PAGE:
I have data that is of the ordinal flavor where some fields have rows with numbers 1 - 5 representing user satisfaction levels as well as the text N/A for not applicable.

Is it better to treat these columns (fields) as text or number data types, and likewise for columns that have nominal numbers 1 and 0 representing yes or no? My instinct says they’re ordinal/nominal therefore text.

Which brings me to the next question of whether it is useful (in Power BI) to check for correlations between these types of ordinal variables (fields) or not? If it is useful, then perhaps N/A could be changed to a numeric value (maybe 0 or -1)?

I am considering using the Correlation Plot visual in Power BI. It requires numeric values. I welcome all suggestions but would like to also know the best practice.

This type of data is known as a Likert scale. I would treat these as numeric data, since it is valid to run correlations and certain other statistical tests on this data. When I’ve done this in the past, I’ve coded N/A as -9999, just so that if I accidentally run any descriptive statistics on the data without first filtering out the N/As, it will give me an obviously crazy result as a reminder.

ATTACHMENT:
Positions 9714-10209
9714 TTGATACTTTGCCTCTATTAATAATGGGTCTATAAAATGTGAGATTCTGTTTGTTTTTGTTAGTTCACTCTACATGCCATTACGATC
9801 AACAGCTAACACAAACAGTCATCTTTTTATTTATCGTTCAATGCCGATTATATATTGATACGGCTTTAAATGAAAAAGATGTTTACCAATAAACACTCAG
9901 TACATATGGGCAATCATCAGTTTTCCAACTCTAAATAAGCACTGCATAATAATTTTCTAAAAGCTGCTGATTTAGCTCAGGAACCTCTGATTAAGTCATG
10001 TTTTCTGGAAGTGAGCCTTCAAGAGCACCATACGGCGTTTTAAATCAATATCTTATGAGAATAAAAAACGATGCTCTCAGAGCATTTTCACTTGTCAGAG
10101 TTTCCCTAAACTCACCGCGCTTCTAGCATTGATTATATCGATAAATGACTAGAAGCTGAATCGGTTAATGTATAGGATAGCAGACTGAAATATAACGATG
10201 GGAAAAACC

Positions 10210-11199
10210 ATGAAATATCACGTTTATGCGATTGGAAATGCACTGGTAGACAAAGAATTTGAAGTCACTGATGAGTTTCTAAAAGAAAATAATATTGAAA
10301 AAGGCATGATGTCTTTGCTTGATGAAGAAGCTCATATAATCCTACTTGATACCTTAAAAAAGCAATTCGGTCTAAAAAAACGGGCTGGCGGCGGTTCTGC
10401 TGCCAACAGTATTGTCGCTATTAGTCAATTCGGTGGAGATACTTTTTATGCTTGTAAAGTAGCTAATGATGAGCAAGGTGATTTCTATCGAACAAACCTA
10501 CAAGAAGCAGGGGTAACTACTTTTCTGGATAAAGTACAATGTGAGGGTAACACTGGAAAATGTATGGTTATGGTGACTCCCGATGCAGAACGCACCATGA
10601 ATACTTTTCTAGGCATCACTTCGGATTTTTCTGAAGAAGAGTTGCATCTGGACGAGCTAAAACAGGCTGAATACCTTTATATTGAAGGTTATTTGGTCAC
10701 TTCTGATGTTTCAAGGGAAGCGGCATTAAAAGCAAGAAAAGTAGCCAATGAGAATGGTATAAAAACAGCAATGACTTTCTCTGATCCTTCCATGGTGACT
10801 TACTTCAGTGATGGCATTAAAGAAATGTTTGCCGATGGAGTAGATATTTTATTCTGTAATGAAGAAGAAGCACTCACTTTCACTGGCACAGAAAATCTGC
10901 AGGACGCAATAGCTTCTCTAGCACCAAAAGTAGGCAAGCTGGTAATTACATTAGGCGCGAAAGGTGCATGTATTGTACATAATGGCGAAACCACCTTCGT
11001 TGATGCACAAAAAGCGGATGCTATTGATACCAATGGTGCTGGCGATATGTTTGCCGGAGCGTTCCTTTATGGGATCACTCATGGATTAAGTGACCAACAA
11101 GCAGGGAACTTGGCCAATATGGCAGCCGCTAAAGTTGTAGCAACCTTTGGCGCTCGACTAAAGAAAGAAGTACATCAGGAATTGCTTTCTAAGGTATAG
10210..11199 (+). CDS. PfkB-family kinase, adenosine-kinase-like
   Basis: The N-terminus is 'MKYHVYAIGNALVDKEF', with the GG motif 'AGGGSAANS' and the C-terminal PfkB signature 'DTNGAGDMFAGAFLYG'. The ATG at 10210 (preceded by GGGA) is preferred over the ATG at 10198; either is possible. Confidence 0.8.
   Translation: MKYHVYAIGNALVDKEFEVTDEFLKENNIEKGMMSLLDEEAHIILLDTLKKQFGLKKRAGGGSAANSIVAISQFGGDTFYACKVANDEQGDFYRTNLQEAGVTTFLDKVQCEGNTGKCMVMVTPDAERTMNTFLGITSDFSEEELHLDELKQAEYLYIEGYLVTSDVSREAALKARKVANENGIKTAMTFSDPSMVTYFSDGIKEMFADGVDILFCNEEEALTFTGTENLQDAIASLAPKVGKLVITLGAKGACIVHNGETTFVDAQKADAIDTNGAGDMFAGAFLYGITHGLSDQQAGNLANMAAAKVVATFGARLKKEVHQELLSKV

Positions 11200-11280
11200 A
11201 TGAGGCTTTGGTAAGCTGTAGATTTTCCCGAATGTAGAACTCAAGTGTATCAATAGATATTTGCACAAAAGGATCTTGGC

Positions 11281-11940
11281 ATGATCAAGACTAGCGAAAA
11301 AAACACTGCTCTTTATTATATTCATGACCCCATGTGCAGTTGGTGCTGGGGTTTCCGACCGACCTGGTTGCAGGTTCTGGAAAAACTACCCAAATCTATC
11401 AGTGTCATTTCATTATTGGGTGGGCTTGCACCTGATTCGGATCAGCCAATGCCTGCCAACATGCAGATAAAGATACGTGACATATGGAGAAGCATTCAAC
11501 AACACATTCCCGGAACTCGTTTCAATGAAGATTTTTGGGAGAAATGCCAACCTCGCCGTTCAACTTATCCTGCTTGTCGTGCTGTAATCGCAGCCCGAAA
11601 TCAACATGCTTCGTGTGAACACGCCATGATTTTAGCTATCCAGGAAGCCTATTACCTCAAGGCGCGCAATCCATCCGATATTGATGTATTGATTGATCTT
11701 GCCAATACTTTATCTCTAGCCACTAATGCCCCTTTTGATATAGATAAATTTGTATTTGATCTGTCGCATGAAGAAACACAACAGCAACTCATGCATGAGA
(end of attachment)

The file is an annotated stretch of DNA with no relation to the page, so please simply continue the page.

In addition if you change the data type of a column containing both numeric values and text values into “number” all text values will return errors, so you’ll need to replace the text values before you do so.

“Yes / No” or “True / False” is of type logical. When you apply a mathematical operation on this data type True will result in 1 and False in 0. If you perform the same operation on “1” and “0” of type text, automatic type conversion will also be applied.

If you want to store 0 and 1 in type text because you don’t want the values to be summarized you can prevent this by changing the summarization setting in Data view for the column into “Don’t summarize”.

And finally from a cardinality, file size or performance perspective it really doesn’t matter there are only 2 distinct values to store in the column whether that’s Y/N, TRUE/FALSE or 1/0 …